Thank you for the ideas! I didn't find exactly what I was looking for (in my class, we have to design a lab experiment to test the rate of reaction, and I can't find a chemical reaction I can do), but this is overall an informative post. Have a good day :)

Anonymous on March 01, 2017:


it's kind of obvious that you're a child, friend

Naruto on January 25, 2017:

The thing is you need elements in in like titanium and calcium and beryllium oxygen helium and yes im a kid to .

Erin on January 21, 2017:

Doesn't explain what is happening. Like why is it changing colour etc.

Joeleen Jennings on January 05, 2017:

The only problem with this is... where is somebody going to find borax just sitting on the shelf? It's not like it is just at your neighborhood Kroger...

Michael baerga on December 08, 2016:

I mean it's pretty cool but I want something more advance

bad on November 27, 2016:


l on November 03, 2016:


Srinithi on October 18, 2016:

Very good and easy

d on October 05, 2016:

It was nice sharing

adryan on September 15, 2016:

ow you

bopiz zip on August 30, 2016:

i will sure do this with my pupils. thanks

hanz on August 28, 2016:

its defenatly good

CCoker on August 22, 2016:

It should read what is a chemical reaction. Some of the examples given are chemical changes while others are physical changes.

NAMRATA GUPTA on August 03, 2016:

can some give me easy chemistry experiments

Tia on May 26, 2016:

But what is happening in each demonstration and why is it happening?

Turtle on October 23, 2015:

Exciting !

Katia torres on October 07, 2015:


Shankar Ganesh Radhakrishnan from Chennai, India on May 25, 2015:

Cool stuff, indeed! Liked the elephant toothpaste part :) I'm sure gonna try and impress my 3 year old kid with these amazing experiments.

Wonderful hub. Keep going!

Brandon Hart from The Game on February 02, 2015:

I remember when I was shown the experiment shown in example #1. I was amazed that the balloon filled up on its own.

Seth on October 14, 2014:

this is a great hub as an early childhood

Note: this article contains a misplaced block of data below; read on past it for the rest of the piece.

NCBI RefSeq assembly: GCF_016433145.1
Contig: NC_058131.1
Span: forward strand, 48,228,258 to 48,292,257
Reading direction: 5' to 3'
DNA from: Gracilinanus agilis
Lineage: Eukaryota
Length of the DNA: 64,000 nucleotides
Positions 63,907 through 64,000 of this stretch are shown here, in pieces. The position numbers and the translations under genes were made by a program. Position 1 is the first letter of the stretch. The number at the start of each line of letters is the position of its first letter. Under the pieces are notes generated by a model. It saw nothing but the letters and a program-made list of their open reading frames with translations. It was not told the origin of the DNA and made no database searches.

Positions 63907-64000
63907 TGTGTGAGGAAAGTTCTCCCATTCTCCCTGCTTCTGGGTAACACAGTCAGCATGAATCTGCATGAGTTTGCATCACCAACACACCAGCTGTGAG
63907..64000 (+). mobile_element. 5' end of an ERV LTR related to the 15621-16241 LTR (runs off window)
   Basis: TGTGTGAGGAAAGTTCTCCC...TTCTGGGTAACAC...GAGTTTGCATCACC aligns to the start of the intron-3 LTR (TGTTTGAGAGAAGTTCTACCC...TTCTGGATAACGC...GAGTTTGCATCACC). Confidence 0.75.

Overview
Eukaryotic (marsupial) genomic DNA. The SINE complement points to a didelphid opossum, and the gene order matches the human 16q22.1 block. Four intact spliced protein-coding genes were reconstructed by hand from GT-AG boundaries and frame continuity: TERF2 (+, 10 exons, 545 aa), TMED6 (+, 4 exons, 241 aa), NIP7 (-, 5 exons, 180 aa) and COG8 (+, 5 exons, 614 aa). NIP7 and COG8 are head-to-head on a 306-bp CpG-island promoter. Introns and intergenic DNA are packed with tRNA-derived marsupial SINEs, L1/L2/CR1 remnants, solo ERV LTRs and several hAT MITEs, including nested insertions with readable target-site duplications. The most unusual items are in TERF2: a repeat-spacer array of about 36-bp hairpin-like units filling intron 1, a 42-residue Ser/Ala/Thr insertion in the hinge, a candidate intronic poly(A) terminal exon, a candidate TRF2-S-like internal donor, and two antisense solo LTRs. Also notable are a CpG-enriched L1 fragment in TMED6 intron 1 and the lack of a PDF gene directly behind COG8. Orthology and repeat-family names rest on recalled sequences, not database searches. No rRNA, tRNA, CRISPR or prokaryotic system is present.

Angie Shearer from Whangarei, Northland on September 17, 2014:

This is a great hub as an Early Childhood Teacher I will be using these activities with my older children..thankyou for making science interesting and fun and translating the scientific processes int layman's terms....I found this to be a very useful and interesting read voted up

Kalaichelvi Panchalingam from PETALING JAYA on June 12, 2014:

As a teacher I can say for sure that kids learn best by doing. They remember better and are able to retain concepts when they experience the concepts taught. Great hub. Thanks.

austin on April 11, 2014:

i love this site

biochemi on January 19, 2014:

So funny and interesting. Children studying in school level may really enjoy chemistry when such things are taught to them.

Patrice M on October 26, 2012:

Very nice hub! Detailed, acurate and completely kid -friendly. Thanks!

hyddie lopez on September 26, 2012:

these experiments are off the hook amazing...

Cali123 on September 24, 2012:

Great, concise, explanations and super experiments. Note: I just noticed that in the section titled "What is a chemical change," right before the list of four clues, it should read: "There are four main clues that a CHEMICAL change has occurred."

sadie423 (author) from North Carolina on June 30, 2012:

I hope you give them a try to that your kids enjoy them! I know mine did

culinary traveler on June 29, 2012:

You've got me excited about trying these experiments with my kids! Thanks for sharing!